Your chosen religion has various effects, and determines your interactions with the rest of the world. One such factor is Casus Belli (see "Diplomacy"). If another nation has a heretical, or even worse, infidel, faith then you are pretty much given the carte blanche you wage war on them. Supporting your religion is also important to keeping the clergy, the Church, and the true believers in your society pleased. Every Settlement has a percentage breakdown of their religious demographics. While a 100% state religion empire would be ideal, any time minorities get involved things become messy, as minorities become rebellious when you are intolerant and majorities become rebellious when you are tolerant. How do you juggle these different religious factions?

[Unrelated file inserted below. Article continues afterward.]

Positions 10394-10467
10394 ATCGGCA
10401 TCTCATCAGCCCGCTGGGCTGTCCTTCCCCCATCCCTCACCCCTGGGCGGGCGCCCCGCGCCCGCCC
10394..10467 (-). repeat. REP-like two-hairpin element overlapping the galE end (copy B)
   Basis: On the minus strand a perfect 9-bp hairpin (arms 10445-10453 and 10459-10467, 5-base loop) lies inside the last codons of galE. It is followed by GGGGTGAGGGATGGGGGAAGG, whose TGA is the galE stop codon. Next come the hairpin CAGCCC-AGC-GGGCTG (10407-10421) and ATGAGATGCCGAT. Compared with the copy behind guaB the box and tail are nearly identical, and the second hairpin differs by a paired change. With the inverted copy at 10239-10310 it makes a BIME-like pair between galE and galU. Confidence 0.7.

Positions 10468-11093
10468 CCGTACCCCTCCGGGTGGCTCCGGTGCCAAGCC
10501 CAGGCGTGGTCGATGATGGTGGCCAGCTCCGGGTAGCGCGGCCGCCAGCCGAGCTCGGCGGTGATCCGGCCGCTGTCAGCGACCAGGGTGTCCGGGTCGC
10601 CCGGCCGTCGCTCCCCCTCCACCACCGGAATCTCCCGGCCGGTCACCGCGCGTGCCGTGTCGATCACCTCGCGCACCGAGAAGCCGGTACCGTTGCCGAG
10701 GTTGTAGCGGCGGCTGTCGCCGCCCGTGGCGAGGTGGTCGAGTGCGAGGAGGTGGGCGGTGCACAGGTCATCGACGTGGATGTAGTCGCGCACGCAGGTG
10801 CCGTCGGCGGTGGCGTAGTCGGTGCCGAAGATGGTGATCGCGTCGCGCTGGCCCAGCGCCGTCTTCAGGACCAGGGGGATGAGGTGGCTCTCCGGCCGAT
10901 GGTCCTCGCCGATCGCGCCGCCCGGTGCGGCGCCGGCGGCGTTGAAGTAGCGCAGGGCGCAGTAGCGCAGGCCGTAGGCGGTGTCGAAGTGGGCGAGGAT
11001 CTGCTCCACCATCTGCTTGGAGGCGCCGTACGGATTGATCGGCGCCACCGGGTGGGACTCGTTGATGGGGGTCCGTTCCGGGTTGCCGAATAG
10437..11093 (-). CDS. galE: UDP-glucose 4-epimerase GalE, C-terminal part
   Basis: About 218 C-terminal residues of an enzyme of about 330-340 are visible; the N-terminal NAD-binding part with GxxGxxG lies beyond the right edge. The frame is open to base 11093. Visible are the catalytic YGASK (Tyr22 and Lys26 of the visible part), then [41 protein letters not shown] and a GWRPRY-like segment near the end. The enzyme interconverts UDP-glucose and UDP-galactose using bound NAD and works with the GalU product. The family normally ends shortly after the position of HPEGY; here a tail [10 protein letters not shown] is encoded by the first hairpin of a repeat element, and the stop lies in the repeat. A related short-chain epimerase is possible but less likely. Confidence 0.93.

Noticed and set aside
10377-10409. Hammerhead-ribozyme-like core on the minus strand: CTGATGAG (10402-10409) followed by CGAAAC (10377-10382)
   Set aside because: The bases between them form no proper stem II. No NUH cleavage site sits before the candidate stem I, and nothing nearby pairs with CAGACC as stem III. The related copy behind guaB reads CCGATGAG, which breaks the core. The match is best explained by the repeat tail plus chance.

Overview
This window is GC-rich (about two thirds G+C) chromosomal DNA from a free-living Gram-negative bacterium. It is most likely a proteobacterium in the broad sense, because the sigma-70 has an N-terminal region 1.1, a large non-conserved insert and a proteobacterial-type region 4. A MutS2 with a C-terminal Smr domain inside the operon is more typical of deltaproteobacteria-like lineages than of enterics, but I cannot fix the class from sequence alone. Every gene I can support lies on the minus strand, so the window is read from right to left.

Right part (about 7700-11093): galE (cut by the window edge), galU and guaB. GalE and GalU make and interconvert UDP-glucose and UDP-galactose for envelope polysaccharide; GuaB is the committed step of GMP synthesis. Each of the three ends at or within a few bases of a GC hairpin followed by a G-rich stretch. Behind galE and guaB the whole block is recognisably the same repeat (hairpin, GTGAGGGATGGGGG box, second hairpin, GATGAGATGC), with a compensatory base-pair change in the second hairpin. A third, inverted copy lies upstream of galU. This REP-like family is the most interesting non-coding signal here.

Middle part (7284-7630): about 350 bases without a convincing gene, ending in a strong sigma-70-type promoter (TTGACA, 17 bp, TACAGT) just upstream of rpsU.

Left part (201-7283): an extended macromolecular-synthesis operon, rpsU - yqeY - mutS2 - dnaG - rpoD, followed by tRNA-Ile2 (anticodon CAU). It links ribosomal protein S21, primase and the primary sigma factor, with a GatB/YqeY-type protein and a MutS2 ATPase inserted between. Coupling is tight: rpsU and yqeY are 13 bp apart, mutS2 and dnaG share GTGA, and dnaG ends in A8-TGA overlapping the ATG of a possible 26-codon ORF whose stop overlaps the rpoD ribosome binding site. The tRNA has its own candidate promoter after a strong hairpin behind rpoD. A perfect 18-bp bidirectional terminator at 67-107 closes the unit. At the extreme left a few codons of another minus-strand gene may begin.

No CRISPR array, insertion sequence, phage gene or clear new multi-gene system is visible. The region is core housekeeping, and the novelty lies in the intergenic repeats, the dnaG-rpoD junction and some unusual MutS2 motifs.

Any given faith is either organized through a central Church (like Catholicism), a state-managed Church (like Anglicanism), or is disorganized (like Lutheranism). On the map, there are Holy Lands and cities, such as Jerusalem, Mecca, and Rome. In the game options, alongside your chosen civilizations for the game you can choose the organization levels of each religion; if you organize Catholicism, a Papal States nation will be added that begins the game with control of Rome. Create an ahistoric scenario where the Sunnis are organized, and a Caliphate will be created with control of Mecca. (You can choose to start as one of these theocracies as well.) Religious organization can change over the course of the game. In any nation with a high enough amount of Faith and a powerful enough Clergy class and Opinion, they can declare themselves the new church (giving other countries of their faith the option to accept them or not).